Following the North Island flooding and Cyclone Gabrielle, the Government has announced a new land categorisation system that is being implemented in regions impacted by the severe weather events in Te Matau-a-Māui Hawke’s Bay, Tāmaki Makaurau Auckland, and Tairāwhiti Gisborne. 

The land categorisations are a new framework that all insurers, including MAS, are working with for flood and landslip damaged properties. Affected areas fall into 1 of 3 categories and in the 2 tables below, we've outlined what the categories mean and what this means for your claim and ongoing insurance. This has been taken from information provided by the Insurance Council of New Zealand (ICNZ). More detailed information on the land categories can be viewed at the ICNZ website, including a list of useful questions and answers. 

The categorisation of your property does not change your entitlements for an existing claim under your policy. At MAS, we are working directly with our Members impacted by these severe weather events to settle their claims as quickly as possible. Ongoing insurance for properties within each of the land categories will be reviewed with MAS Members, on a case-by-case basis. 

Land category definitions and examples 




Repair to previous state is all that is required to manage future severe weather event risk. 

Minor flood damage to repair but no need for significant redesign/retrofitting. 

2C (Community) 

Community level interventions are effective in managing future severe weather event risk 

Local government repairs and enhances flood protection schemes to adequately manage the risk of future flooding events in the face of climate change effects. 

2P (Property) 

Property level interventions are needed to manage future severe weather event risk, including in tandem with community level interventions. 

Property specific measures are necessary. For example, improved drainage, raising houses is necessary. Benefits accrue to property owners, but some may face affordability issues. 

2A (further assessment required) 

Potential to fall within 2C/2P but significant further assessment required. 

Interventions may be required/possible but insufficient information to provide initial categorisation (these may subsequently move between ‘2’ categories or to categories 1 / 3).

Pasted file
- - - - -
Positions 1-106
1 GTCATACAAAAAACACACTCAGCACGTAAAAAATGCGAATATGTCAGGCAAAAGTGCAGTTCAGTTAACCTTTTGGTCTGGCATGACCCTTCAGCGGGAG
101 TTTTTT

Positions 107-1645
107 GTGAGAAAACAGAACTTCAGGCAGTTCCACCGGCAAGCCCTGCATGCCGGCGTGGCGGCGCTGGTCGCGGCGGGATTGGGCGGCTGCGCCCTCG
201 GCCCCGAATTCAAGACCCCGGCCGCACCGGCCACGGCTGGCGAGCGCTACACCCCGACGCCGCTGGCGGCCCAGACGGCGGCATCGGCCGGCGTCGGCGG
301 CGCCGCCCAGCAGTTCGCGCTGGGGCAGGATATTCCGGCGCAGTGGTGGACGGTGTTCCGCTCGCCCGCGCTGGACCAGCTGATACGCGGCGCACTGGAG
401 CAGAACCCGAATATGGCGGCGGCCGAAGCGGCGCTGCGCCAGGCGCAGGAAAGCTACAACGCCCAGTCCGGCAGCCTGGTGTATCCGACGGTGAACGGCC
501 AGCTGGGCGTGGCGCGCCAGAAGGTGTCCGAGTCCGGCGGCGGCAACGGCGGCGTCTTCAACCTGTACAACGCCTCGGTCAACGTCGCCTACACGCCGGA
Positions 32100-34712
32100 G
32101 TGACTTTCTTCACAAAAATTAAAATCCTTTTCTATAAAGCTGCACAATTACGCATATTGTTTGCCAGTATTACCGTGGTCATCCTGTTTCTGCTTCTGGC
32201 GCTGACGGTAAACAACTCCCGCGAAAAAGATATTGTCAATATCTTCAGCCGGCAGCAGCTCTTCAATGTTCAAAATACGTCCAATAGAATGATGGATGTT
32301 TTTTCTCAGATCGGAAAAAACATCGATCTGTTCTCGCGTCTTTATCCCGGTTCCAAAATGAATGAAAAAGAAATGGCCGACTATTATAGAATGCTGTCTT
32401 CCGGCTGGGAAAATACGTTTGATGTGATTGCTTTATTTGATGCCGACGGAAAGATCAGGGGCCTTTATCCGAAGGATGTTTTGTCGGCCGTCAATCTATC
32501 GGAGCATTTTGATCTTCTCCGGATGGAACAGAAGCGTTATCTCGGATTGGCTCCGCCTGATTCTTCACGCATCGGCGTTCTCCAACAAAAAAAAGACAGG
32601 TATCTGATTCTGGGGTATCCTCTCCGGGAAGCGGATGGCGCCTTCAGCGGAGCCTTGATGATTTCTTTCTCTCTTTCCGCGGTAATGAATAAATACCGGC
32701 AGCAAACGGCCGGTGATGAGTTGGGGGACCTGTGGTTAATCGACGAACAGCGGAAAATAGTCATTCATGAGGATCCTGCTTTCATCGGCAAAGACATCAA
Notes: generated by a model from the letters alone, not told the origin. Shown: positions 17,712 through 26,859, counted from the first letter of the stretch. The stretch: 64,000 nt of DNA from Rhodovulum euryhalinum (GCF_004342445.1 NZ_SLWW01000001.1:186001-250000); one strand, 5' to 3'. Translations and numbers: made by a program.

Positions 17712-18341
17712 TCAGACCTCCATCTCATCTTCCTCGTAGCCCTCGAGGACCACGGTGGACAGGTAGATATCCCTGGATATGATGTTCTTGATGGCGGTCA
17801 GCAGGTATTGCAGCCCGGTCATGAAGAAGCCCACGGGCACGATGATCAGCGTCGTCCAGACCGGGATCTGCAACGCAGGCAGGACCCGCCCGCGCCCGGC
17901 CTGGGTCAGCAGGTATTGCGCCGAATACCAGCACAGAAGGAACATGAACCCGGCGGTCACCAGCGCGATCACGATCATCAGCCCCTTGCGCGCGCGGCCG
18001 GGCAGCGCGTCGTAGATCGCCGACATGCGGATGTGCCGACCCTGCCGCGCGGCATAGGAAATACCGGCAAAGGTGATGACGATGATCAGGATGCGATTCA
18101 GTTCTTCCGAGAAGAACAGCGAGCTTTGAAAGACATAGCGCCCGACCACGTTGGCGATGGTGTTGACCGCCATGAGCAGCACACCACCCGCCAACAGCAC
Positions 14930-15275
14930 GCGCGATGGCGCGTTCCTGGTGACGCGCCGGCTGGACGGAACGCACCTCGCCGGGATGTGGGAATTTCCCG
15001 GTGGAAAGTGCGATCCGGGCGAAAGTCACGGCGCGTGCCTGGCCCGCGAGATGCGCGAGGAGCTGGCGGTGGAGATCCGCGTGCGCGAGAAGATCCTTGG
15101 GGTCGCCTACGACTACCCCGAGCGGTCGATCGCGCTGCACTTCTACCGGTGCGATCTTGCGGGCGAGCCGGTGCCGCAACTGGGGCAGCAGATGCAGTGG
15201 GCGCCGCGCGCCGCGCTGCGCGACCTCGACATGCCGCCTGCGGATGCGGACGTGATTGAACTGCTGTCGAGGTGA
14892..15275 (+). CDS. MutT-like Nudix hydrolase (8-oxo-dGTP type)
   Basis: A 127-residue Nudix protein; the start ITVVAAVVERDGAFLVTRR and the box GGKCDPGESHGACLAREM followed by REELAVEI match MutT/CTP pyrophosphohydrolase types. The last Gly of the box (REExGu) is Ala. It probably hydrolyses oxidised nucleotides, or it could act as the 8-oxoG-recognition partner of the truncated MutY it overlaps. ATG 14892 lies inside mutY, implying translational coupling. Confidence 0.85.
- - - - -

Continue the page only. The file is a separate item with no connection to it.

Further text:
Future severe weather event risk cannot be sufficiently mitigated. In some cases, some current land uses may remain acceptable, while for others there is an intolerable risk of injury or death. 

In the face of enhanced climate risks the property may face unacceptable risk of future flooding. Other property could be subject to unstable land that poses an ongoing risk. 

The table below provides information from ICNZ on what the new land categories mean for a claim and ongoing insurance. The ICNZ table is generic and does redirect consumers directly to their own insurers. Where relevant, we have updated the information with details specific to MAS. Your insurance company is the best source of information for impacts to your insurance based on your individual circumstances. 

Land categories and impact on a claim and ongoing insurance  


What does this mean for my claim? 

What does this mean for my ongoing insurance? 

  • No impact to claim, claim will continue to progress as normal. 
  • Insurance pays for physical damage from the event, up to the sum insured or any other policy limits and benefits that may apply. 
  • Home/contents insurance will remain available, no changes to terms expected. At renewal, decisions are based the same as everywhere in NZ on claims frequency, changes to risk and the insurer’s risk appetite, which may include more granular rates being applied. 
  • Assumes repairs are completed. 

2C (Community) 

  • No impact to claim, claim will continue to progress as normal. 
  • Insurers will continue to support communities while wide scale interventions are worked through. 
  • Should these works be deferred or be shown to have not sufficiently mitigated the risks, insurers may re-evaluate ongoing cover. 
  • There could be a variety of approaches from insurers. Some will continue with existing terms, some may place new risks under more scrutiny than existing customers, and others, at renewal time, may be looked at on a case-by-case basis.  
  • Depending on the level of risk, normal underwriting levers would be applied. For example, price, excess, or exclusion of some hazards until preventative work has been completed by the relevant council(s). 

2P (Property) 

  • No impact to claim, claim will continue to progress as normal. 
  • Insurance pays for physical damage from the event up to the sum insured or any other policy limits and benefits that may apply.